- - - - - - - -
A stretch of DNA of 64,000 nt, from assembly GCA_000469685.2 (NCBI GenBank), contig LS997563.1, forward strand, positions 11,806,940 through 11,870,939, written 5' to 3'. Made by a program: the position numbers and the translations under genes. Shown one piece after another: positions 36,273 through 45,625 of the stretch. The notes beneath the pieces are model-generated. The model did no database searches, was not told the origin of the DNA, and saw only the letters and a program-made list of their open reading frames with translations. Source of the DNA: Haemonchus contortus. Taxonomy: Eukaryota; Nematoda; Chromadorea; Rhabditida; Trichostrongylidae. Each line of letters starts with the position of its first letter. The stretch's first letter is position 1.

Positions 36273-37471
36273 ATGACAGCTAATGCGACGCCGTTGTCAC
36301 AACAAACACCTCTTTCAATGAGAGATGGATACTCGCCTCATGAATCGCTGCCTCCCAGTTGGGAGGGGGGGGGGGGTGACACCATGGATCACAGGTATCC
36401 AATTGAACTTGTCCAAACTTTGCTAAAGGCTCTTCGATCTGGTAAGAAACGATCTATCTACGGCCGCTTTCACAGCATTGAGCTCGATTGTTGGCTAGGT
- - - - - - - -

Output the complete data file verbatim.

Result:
A stretch of DNA of 64,000 nt, from assembly GCA_000469685.2 (NCBI GenBank), contig LS997563.1, forward strand, positions 11,806,940 through 11,870,939, written 5' to 3'. Made by a program: the position numbers and the translations under genes. Shown one piece after another: positions 36,273 through 45,625 of the stretch. The notes beneath the pieces are model-generated. The model did no database searches, was not told the origin of the DNA, and saw only the letters and a program-made list of their open reading frames with translations. Source of the DNA: Haemonchus contortus. Taxonomy: Eukaryota; Nematoda; Chromadorea; Rhabditida; Trichostrongylidae. Each line of letters starts with the position of its first letter. The stretch's first letter is position 1.

Positions 36273-37471
36273 ATGACAGCTAATGCGACGCCGTTGTCAC
36301 AACAAACACCTCTTTCAATGAGAGATGGATACTCGCCTCATGAATCGCTGCCTCCCAGTTGGGAGGGGGGGGGGGGTGACACCATGGATCACAGGTATCC
36401 AATTGAACTTGTCCAAACTTTGCTAAAGGCTCTTCGATCTGGTAAGAAACGATCTATCTACGGCCGCTTTCACAGCATTGAGCTCGATTGTTGGCTAGGT